“What have we here, laddie? Mysterious scribblings? A secret code? No! Poems, no less. Poems, everybody!”

It’s Wednesday morning, and I’m at the train station, but it’s more than half an hour before five o’clock.  Officially, the train station isn’t even open yet—in the sense that the payment kiosks and the bridge and elevator access portals are all closed off.  I suspect there’s at least a bit of dereliction involved on the part of the person tasked with opening them, since the first train arrives in roughly fifteen minutes, and it seems reasonable for the station to be open at least fifteen minutes before the first train.

I couldn’t stay asleep this morning, as is probably obvious, having awakened at around two.  After rolling around a bit and ruing the fact that I never can seem to get any real rest, I gave up, got up, took a shower, got dressed, and headed for the trains.  I’m certainly busted flat in a figurative sense, and I would say that I was feeling nearly faded as my jeans, but I don’t wear jeans, anymore.  The sentiment still applies, nevertheless.  I feel not only faded but frayed and, in places, rather tattered and torn.  I wonder if there’s anything that can be done about it, apart from the obvious.

I did recite the two poems I mentioned yesterday on video, and I uploaded them to YouTube.  I’ll also embed them here.  I decided to make two videos instead of just one with two poems, because the two poems have quite different general ambience.  I also decided to do a little reverb and stuff to my voice in addition to eliminating background noise, and while I was editing the sound for the first, it occurred to me that it might be nice to add a little music.

I didn’t want a copyright strike from YouTube, though for a non-monetized channel like mine these are mostly harmless.  Still it’s a minor irritation, and I happen to have music of my own to use, so for The Second Coming, I took the opening and closing music from my song Come Back Again, which I’ve never “released” but for which I have a “video”, which I had made private.  I guess I’ll make it public again, and will have added a link for it just above.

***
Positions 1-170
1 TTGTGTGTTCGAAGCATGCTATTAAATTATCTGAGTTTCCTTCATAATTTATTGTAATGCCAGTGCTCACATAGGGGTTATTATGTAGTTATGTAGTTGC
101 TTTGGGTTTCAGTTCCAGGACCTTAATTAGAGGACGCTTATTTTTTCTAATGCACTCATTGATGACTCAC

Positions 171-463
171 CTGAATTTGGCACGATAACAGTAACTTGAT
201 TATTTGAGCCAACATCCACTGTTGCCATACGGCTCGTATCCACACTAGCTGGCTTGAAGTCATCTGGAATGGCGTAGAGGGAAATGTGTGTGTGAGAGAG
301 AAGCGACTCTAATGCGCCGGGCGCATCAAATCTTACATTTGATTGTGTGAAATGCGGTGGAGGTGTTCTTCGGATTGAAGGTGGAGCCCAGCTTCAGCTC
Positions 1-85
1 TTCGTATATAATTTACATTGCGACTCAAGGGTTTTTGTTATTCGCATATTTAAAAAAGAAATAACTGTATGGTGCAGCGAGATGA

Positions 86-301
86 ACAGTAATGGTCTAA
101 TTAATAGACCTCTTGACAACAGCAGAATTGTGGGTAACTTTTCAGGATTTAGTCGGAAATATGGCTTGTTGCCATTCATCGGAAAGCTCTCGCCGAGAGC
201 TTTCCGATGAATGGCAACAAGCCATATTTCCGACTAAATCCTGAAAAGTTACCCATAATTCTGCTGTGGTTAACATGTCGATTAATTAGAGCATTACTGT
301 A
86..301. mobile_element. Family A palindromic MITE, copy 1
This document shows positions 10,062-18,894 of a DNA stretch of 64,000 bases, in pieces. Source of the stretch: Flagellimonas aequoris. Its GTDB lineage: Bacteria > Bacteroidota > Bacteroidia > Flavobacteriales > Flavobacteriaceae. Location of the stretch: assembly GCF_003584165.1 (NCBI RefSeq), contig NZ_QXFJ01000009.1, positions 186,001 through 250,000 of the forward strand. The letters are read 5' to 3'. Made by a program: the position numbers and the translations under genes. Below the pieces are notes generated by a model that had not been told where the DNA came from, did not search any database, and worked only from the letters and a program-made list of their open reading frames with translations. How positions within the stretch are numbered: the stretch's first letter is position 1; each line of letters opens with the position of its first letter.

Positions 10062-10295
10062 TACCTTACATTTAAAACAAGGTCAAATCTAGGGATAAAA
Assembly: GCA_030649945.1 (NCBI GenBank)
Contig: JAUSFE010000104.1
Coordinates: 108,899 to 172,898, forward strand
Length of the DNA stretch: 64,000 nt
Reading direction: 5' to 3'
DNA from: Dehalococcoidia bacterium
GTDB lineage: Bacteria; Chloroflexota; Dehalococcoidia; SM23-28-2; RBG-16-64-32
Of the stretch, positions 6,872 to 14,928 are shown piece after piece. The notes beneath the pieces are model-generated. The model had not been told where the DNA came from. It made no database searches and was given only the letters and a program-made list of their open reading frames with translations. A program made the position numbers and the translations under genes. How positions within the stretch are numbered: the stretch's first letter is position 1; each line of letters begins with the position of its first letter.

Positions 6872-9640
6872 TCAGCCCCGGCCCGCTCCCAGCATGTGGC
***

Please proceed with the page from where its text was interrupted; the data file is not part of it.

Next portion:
Anyway, I slowed the combined music down just enough to make it last until it faded out at the end of the poem, then lowered its pitch by three semitones to make it more ominous, and put it through a couple of reverb filters in a row to make it sound distant and hollow, then adjusted the balance and added it to my video before doing just the barest bit of trimming on the ends.  I think it came out nicely.  Here it is:

For the second poem, Alone, I used the opening, the bridge, and some of the final fadeout from my song “Like and Share”, which I slowed, again, reduced in pitch, and put through three different reverb processes, so it’s quite echoey and distant.  I wanted to do that because it’s slightly less somber to start with than the other song, and I needed it to be a little more hollow to make it match the poem.  This is one of my very favorite poems, and since the first time I read it* I felt not just that it had been written for me, but almost as if it had been written by me.  Of course, I cleaned up the audio for my voice as well, taking out background noise and so on.  Thankfully, I’ve done that sort of thing so often now that it’s speedy work.  And here is that video: